Social Security provides a welcome stream of guaranteed revenue in retirement, but you could be in for a rude awakening if you don't understand how the program works. There are a lot of misconceptions out there, which is understandable, because the program has changed over the years and more changes are on the horizon.
But it's time to set the record straight. Here are four of the most common misconceptions about Social Security that should be laid to rest.
1. You get your full Social Security benefit at age 65.
This was the case when Social Security was first created and for many years afterward. But as funding the program became more and more difficult, the government began moving the goalposts. Today, full retirement age is somewhere between 66 and 67, depending on when you were born.
You can start Social Security as early as 62, but you'll receive a smaller amount per check to account for the extra months you're receiving benefits before your full retirement age. If you start at 62, you'll only receive 70% or 75% of your scheduled benefit per check, depending on your full retirement age. If you want the largest check possible, delay benefits until age 70 if you can. Then, you'll receive 124% or 132% of your scheduled benefit per check, again depending on your full retirement age.
2. Social Security is disappearing.
This is the most pervasive and disturbing myth for working adults today, but it's not true. Social Security is still going to be around for you and your children and possibly their children, too. That said, it's not all rosy.
Social Security's trust funds will be depleted by 2035, at which point it will only be able to pay out 80% of its promised benefits unless the government makes some changes. No one knows what those changes will look like yet, but some proposed suggestions include:
- Reducing benefits
- Raising the ceiling on income subject to Social Security tax ($132,900 in 2019)
- Raising the Social Security tax rate (currently 12.4%, split evenly between employee and employer, unless you're self-employed)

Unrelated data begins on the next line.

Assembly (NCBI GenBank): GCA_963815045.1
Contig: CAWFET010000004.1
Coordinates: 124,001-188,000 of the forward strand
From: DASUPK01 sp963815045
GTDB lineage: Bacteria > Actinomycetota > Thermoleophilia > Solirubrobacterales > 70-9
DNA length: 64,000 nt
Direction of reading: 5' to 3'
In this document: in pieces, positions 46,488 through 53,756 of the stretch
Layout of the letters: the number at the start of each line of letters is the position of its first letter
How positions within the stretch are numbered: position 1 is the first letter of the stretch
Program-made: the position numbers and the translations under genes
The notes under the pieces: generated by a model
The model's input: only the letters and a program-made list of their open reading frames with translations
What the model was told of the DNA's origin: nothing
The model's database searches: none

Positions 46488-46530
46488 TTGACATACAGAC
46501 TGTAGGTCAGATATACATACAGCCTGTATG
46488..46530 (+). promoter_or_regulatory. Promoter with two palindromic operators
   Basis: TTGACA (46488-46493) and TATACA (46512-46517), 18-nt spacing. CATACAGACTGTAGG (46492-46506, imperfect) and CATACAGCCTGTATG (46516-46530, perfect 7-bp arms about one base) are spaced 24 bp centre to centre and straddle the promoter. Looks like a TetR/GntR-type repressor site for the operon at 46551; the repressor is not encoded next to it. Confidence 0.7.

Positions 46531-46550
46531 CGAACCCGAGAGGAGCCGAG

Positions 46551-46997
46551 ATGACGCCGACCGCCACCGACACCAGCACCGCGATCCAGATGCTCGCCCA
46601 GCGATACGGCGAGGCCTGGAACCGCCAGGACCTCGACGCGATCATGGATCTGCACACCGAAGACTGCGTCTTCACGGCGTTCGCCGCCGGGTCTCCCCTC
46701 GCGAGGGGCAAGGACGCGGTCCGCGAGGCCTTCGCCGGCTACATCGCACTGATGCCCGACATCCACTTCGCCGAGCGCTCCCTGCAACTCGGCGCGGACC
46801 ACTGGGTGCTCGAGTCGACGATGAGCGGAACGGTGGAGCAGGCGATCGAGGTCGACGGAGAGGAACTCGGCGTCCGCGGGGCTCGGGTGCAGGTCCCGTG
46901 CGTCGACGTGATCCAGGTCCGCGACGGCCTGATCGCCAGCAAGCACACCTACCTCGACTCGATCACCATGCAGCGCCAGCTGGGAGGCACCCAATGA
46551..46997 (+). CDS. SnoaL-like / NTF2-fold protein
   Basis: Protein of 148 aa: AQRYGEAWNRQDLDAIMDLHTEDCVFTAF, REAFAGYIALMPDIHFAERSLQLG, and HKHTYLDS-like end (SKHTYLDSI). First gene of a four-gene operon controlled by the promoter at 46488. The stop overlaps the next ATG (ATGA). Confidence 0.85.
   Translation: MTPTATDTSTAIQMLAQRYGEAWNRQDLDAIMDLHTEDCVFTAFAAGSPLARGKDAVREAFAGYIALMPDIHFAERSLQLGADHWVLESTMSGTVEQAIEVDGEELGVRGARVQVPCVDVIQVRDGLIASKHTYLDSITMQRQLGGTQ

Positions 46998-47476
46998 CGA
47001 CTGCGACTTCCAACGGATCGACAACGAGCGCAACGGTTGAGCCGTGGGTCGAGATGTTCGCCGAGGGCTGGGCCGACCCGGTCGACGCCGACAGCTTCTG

- Reducing the cost-of-living adjustments (COLAs) that help the value of Social Security keep pace with inflation
- Raising the full retirement age
The government might choose one or a combination of these strategies, but chances are good that Social Security won't be as valuable in the future as it is today. Retirees will have to rely more heavily on their personal retirement savings to make up the difference.
3. Social Security will cover all of your expenses in retirement.
This myth is far less common than the myth that Social Security is soon to be a thing of the past. But in case anyone still believes it, it's not true and it never was. The Social Security Administration only intended Social Security to cover 40% of the average earner's pre-retirement income, though it does not indicate what average earnings are.
Low-income households may find that Social Security covers more than 40% of their retirement expenses, but for most households, it will probably cover less than this, especially given the likelihood that its value will decrease in the coming decades.
You can estimate your Social Security benefit in today's dollars by creating a "my Social Security" account. Use this and your estimates of your annual living expenses in retirement to estimate what percentage of your retirement income Social Security will replace. Then, make a plan to come up with the rest on your own.
4. Social Security benefits are tax-free.
This is another myth that was once true. When Social Security was first created, the government didn't tax benefits, but this is no longer the case today. If your tax filing status is single, head of household, married filing separately, or qualifying widow(er) and your annual income exceeds $25,000, you could owe taxes on your Social Security benefits. The same goes for married couples filing jointly whose annual income exceeds $32,000.
The formula for calculating Social Security taxes is complicated and beyond the scope of this article, but here is a detailed explanation if you're interested. Depending on your tax filing status and your income, you could owe federal taxes on up to 85% of your Social Security benefits. Some states tax Social Security benefits as well, though each state has its own income thresholds to determine when Social Security benefits are subject to tax.
That doesn't mean you'll lose all of your benefits back to the government, but it could raise your tax bill in retirement. There are steps you can take to reduce your taxable income, like drawing more upon Roth retirement savings if you've got them, or limiting your spending in retirement, but you may not always be able to avoid paying taxes on your Social Security benefits. In that case, your next best option is to be prepared. Talk with a financial advisor or an accountant if you're unsure about how Social Security benefit tax may affect you.
Now that we've sorted out the truths from the lies, you can use this information to help you make educated decisions about when to start Social Security and how much of your retirement savings it will actually cover.